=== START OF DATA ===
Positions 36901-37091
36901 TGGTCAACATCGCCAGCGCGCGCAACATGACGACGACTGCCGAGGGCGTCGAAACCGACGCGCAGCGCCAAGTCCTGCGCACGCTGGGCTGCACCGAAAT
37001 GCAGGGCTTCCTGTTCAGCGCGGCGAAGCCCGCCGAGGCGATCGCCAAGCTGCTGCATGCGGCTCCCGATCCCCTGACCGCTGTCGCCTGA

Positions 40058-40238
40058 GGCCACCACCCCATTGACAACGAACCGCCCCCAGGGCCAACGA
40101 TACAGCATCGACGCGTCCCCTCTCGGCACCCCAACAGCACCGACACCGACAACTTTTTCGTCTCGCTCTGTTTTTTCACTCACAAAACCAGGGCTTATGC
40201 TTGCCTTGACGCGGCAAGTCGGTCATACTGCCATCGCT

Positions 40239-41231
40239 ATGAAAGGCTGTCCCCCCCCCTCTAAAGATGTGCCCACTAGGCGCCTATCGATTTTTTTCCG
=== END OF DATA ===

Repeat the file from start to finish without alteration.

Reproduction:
Positions 36901-37091
36901 TGGTCAACATCGCCAGCGCGCGCAACATGACGACGACTGCCGAGGGCGTCGAAACCGACGCGCAGCGCCAAGTCCTGCGCACGCTGGGCTGCACCGAAAT
37001 GCAGGGCTTCCTGTTCAGCGCGGCGAAGCCCGCCGAGGCGATCGCCAAGCTGCTGCATGCGGCTCCCGATCCCCTGACCGCTGTCGCCTGA

Positions 40058-40238
40058 GGCCACCACCCCATTGACAACGAACCGCCCCCAGGGCCAACGA
40101 TACAGCATCGACGCGTCCCCTCTCGGCACCCCAACAGCACCGACACCGACAACTTTTTCGTCTCGCTCTGTTTTTTCACTCACAAAACCAGGGCTTATGC
40201 TTGCCTTGACGCGGCAAGTCGGTCATACTGCCATCGCT

Positions 40239-41231
40239 ATGAAAGGCTGTCCCCCCCCCTCTAAAGATGTGCCCACTAGGCGCCTATCGATTTTTTTCCG